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NCJ Number: 135878 Find in a Library
Title: Delinquency Prevention: Individual Control or Social Development? (From Preventing Juvenile Crime Conference Proceedings No. 9, 1991, P 1-7, Julia Vernon, Sandra McKillop, eds. -- See NCJ-135877)
Author(s): R Semmens
Date Published: 1991
Page Count: 7
Sponsoring Agency: Australian Institute of Criminology
Canberra ACT, 2601, Australia
Sale Source: Australian Institute of Criminology
GPO Box 2944
Canberra ACT, 2601,
Type: Survey
Language: English
Country: Australia
Annotation: The argument is presented that delinquency prevention depends on solving social problems within a society and therefore the individual control approach needs to be interlinked with social development strategies for preventive intervention.
Abstract: Present delinquency prevention programs are focused on the participant and skills training as provided through activities such as employment programs, social relationships, and leisure pursuits. The former primary levels divert youth from delinquency, whereas secondary prevention programs prevent offenders from repeating antisocial behavior. However, while an individual is held responsible for his or her behavior, membership in the major institutions and community life are a group responsibility, and existing programs need to incorporate this perspective. Examples of primary and secondary prevention strategies are then reviewed at key social institutions such as family, peers, school, work, and community organizations. Elimination of poverty and the creation of a full employment economy entails structural change and may be expensive, but this consideration balances against the cost of running individual control programs with limited success. 3 tables and 12 references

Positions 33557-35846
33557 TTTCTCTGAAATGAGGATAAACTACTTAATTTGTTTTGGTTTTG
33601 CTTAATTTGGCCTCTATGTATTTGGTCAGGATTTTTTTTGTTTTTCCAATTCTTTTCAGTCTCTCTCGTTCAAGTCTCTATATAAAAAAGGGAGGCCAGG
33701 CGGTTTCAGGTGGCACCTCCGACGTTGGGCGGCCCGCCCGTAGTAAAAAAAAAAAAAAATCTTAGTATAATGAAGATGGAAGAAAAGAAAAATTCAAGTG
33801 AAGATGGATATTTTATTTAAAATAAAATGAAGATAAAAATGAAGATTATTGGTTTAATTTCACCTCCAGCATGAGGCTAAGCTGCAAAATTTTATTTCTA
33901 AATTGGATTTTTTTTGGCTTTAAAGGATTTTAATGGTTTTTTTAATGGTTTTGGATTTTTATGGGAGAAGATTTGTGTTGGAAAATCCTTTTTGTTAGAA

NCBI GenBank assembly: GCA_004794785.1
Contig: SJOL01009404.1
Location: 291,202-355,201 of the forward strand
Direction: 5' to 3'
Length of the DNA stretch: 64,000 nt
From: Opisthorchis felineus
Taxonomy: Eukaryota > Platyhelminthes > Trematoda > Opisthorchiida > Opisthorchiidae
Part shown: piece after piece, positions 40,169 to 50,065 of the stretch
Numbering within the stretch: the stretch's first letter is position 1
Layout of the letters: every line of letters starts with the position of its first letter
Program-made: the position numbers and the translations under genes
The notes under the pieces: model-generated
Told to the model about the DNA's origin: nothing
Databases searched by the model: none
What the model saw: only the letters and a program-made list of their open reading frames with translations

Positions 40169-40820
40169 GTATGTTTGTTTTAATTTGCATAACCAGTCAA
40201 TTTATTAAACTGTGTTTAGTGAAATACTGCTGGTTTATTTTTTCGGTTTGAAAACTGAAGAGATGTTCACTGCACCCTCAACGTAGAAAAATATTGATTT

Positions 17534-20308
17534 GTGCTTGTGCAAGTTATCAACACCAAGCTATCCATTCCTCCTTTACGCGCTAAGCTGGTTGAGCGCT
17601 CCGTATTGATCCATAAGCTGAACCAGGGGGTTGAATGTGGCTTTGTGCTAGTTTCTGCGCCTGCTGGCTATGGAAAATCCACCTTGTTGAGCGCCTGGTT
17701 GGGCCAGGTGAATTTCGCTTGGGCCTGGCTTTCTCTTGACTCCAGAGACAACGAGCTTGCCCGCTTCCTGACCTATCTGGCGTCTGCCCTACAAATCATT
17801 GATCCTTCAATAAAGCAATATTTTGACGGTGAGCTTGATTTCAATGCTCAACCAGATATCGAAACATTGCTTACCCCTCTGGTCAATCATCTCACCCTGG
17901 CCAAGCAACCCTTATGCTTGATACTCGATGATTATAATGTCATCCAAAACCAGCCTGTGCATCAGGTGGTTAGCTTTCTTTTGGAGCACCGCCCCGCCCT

Main Term(s): Individual behavior; Juvenile delinquency prevention
Index Term(s): Foreign juvenile justice systems; Juvenile Delinquency prevention theory; Social bond theory; Social conditions; Social Learning
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